What Is Earthing And Types Of Earthing?

Earthing generally refers to electrical discharge. A low-resistance cable is used to transmit electrical energy to the earth or ground. Earthing is very advantageous not only for the safety reasons of the people nearby but also for the protection of the electrical appliances. It is thus an important step in the welfare of the people associated with the working of an electrical appliance. There are a wide number of reasons why it should be done and how it should be performed. There are also many different types of earthing.

Read on to know about them in detail.


Why do we need earthing?

There are many reasons why we need to perform earthing. Here’s a list of reasons that denote that:

  • We need earthing to prevent electrocution.
  • Earthing is done to prevent circuit breaking.
  • It protects electrical appliances and improves their shelf life.
  • It secures the people who are in contact with the electrical devices.
  • It keeps the voltage of a building under check.
  • It imparts an alternative pathway for the transmission of electrical energy, in case of a leakage.
  • It helps avoid the outbreak of fire in a building.
  • It ensures the safety of very high-voltage zones.


What are the different types of earthing?

There are various categories of earthing. The most popular forms are rod earthing, plate earthing, wire earthing, pipe earthing, electrical earthing or waterman earthing.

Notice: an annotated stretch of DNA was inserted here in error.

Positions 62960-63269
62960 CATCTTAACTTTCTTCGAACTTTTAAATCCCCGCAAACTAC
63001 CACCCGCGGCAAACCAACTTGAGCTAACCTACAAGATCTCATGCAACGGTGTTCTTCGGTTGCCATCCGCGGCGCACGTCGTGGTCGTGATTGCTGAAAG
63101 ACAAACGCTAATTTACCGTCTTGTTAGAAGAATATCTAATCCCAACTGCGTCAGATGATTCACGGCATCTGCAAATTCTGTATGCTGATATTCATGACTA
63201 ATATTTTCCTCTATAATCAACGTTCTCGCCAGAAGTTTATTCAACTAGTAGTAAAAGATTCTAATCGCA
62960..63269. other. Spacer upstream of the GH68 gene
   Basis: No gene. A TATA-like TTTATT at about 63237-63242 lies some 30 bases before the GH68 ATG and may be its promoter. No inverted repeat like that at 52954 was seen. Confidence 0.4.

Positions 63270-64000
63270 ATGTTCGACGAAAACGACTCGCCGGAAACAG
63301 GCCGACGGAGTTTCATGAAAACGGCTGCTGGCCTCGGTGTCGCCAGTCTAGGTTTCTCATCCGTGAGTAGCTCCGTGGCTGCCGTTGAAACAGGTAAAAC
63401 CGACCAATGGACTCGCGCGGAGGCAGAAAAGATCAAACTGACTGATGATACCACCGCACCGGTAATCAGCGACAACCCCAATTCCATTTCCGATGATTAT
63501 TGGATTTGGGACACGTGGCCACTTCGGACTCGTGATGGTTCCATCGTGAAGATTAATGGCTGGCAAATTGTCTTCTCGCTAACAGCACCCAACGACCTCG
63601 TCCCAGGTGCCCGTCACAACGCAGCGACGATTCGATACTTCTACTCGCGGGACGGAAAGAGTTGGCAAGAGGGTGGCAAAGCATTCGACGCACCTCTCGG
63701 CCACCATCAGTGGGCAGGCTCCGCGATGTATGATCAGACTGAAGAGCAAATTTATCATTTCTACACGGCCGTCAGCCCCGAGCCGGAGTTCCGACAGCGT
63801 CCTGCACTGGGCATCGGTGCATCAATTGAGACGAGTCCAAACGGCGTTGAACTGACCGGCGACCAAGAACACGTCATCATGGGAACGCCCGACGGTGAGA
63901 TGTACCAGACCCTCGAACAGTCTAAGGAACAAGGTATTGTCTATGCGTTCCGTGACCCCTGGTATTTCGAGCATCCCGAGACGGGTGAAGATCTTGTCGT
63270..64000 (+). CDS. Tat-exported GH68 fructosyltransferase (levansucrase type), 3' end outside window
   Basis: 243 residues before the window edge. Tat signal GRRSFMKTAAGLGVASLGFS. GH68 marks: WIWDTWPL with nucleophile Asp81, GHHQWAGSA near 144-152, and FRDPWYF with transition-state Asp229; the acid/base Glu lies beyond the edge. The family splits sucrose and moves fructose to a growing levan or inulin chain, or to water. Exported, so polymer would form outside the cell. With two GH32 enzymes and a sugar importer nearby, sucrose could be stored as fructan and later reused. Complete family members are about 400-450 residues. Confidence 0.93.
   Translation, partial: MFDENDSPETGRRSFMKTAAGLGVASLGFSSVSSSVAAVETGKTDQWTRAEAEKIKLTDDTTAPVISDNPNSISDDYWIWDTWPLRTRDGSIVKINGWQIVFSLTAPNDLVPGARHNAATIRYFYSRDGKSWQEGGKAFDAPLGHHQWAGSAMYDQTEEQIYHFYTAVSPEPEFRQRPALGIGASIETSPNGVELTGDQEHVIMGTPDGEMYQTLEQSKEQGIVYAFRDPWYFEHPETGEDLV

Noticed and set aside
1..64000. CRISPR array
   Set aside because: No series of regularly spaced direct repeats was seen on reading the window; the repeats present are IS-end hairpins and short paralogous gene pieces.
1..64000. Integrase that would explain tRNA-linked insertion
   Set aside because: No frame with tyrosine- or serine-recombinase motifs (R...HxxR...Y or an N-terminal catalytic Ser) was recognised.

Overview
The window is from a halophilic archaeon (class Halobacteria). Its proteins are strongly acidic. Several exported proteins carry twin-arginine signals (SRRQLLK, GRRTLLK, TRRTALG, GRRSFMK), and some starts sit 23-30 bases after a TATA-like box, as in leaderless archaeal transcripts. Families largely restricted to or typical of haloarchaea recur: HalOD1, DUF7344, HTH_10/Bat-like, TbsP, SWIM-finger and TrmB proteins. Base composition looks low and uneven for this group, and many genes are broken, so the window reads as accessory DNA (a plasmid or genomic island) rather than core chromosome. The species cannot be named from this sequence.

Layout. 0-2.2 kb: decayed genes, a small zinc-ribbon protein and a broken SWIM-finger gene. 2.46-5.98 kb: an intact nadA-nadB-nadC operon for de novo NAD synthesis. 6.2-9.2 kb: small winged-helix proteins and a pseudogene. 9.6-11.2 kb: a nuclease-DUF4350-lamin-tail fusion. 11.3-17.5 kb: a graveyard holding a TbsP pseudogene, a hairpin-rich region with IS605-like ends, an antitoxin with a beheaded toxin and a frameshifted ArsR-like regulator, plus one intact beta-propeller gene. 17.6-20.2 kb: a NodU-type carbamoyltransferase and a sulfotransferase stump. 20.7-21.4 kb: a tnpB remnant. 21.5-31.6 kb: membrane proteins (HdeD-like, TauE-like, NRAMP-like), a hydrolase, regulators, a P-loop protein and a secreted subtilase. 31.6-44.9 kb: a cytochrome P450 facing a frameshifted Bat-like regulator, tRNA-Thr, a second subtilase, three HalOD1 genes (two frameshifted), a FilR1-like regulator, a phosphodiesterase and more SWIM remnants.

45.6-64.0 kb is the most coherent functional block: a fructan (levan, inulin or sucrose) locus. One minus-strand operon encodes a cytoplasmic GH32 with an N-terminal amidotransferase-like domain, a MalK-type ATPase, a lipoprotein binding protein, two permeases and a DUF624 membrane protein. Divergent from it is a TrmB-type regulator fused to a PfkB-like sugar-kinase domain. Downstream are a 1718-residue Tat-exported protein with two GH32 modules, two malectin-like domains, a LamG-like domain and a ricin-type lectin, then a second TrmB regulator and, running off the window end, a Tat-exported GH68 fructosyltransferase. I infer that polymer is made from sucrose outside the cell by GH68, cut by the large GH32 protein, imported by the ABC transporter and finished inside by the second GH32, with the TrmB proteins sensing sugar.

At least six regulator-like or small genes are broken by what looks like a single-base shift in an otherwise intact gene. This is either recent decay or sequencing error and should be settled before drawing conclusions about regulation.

Rod earthing: Rod earthing is one of the most traditional forms of earthing, done mostly in sandy areas or in places where there is a lot of moisture. Alloys and metals like iron or copper are used to make a special rod that is used to generate faulty electricity. The rod reduces the earth’s resistance. It is a cost-effective way of directing electricity to the earth. 


Plate earthing: Copper electrodes or galvanized iron plates are needed for this primarily. Either of these is vertically placed at least 3 meters from inside the ground. It is a sound grounding mechanism that ensures compact earthing. The ground is then filled with charcoal and salt. Electric wires are attached to the plates to direct the transmission of energy into the ground.


Wire earthing: The other name for the procedure is strip earthing. Here horizontal trenches are grooved into the ground. Galvanized strip electrodes are inserted there. These provide great electrical resistance to the earth. This type of earthing is conducive for rocky areas.


Pipe earthing: A galvanized electrode of iron, copper or steel is used that acts as a conductor. This is vertically dug into the ground. The dimensions of the pipe are very important to help divert the faulty current. 


Waterman earthing: In this, a specialized GI pipe is buried deep into the ground. The alternate name for Waterman earthing is electrical earthing. In many cases, a deep conducting wire is also used.


Earthing is an essential part of electrical repair and maintenance work. Competent organizations like S&IB always ensure the correct earthing technique is used during electro-mechanical procedures.